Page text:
Aromatase (CYP19) and estrogen receptor-alpha (ESR1) are both involved in estrogen metabolism. Aromatase catalyzes a critical reaction for estrogen biosinthesis from androgens, and estrogen receptor-alpha mediates the biological action of estrogens. Recent findings have revealed that estrogens have a relevant role not only in female but also in male ageing. In the present paper we investigated the possible association of ESR1 ( PvuII, rs2234693) and CYP19 (rs4646) polymorphisms with longevity by means of a follow-up study. The study population consisted of 258 individuals (43.3% males) born in 1900-1930, who were living in the district of Salerno (Southern Italy) in the year 2000. The mortality information of these subjects was collected in the year 2009. Using the mortality data the sample was divided into two groups of subjects surviving over 90 years (≥ 90yrs) or not. The analysis of ESR1 and CYP19 genotype distribution revealed an excess of homozygotes ESR1 PP (0.30 vs 0.19) and genotypes carrying CYP19 T allele (0.69 vs 0.55) in long-lived subjects compared to non survivors. The logistic regression analysis showed that, after adjusting for sex, both ESR1 and CYP19 genotypes were independently associated with survival over 90 years with OR= 2.20 (C.I.95% 1.04-4.59, p = 0.03) and 1.92 (C.I.95% 1.04-3.55, p = 0.03) respectively. Present findings highlight that estrogen metabolism genes are not only involved in reproduction, but also in ageing and exert a pleiotropic action across the whole human life course.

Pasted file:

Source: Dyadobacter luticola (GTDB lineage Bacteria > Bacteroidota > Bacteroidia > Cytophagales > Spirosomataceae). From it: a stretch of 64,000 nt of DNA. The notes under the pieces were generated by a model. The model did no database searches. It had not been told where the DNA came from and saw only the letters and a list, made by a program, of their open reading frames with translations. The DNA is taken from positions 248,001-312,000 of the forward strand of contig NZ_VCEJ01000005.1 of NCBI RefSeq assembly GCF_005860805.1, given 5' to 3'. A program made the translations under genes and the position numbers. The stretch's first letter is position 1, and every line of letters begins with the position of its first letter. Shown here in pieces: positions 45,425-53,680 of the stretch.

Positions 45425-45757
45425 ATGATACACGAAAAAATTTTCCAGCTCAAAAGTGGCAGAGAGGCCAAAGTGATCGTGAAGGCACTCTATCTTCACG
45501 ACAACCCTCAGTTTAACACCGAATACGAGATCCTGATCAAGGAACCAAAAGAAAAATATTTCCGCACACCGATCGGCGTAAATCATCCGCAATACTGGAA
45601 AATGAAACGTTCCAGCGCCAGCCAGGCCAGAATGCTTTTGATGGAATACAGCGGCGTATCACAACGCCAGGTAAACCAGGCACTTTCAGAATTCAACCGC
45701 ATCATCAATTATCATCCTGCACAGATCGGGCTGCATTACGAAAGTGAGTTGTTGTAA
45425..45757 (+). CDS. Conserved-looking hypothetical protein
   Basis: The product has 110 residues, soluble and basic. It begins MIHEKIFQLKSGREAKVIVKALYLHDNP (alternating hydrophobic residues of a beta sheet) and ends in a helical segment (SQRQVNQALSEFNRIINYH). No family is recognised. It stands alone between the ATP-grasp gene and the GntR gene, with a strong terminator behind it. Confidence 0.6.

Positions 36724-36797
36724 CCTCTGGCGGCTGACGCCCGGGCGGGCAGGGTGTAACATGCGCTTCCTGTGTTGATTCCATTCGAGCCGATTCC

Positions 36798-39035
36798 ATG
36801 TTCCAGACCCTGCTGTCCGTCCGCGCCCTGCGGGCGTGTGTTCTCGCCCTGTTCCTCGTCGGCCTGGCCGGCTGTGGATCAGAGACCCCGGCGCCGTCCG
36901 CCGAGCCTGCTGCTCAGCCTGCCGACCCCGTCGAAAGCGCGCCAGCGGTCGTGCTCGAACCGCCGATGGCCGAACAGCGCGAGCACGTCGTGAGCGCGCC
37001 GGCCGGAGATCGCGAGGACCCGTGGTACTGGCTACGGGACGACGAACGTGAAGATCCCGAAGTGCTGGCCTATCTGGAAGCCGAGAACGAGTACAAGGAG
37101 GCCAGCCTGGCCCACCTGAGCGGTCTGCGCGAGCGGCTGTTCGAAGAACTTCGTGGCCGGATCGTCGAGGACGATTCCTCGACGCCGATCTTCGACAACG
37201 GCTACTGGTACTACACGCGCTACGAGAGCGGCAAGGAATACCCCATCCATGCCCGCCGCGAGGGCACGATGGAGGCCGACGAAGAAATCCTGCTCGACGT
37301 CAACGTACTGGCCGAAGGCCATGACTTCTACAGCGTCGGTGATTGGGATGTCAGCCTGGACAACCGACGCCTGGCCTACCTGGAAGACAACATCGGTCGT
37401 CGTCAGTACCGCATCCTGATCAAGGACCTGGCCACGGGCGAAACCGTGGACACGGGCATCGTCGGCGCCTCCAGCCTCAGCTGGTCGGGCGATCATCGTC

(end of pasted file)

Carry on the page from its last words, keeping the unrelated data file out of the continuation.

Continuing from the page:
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|Titolo:||Polymorphisms of estrogen metabolism genes and longevity: a follow-up study in the Italian population.|
|Data di pubblicazione:||2010|
|Appartiene alla tipologia:||04a Atto di comunicazione a congresso|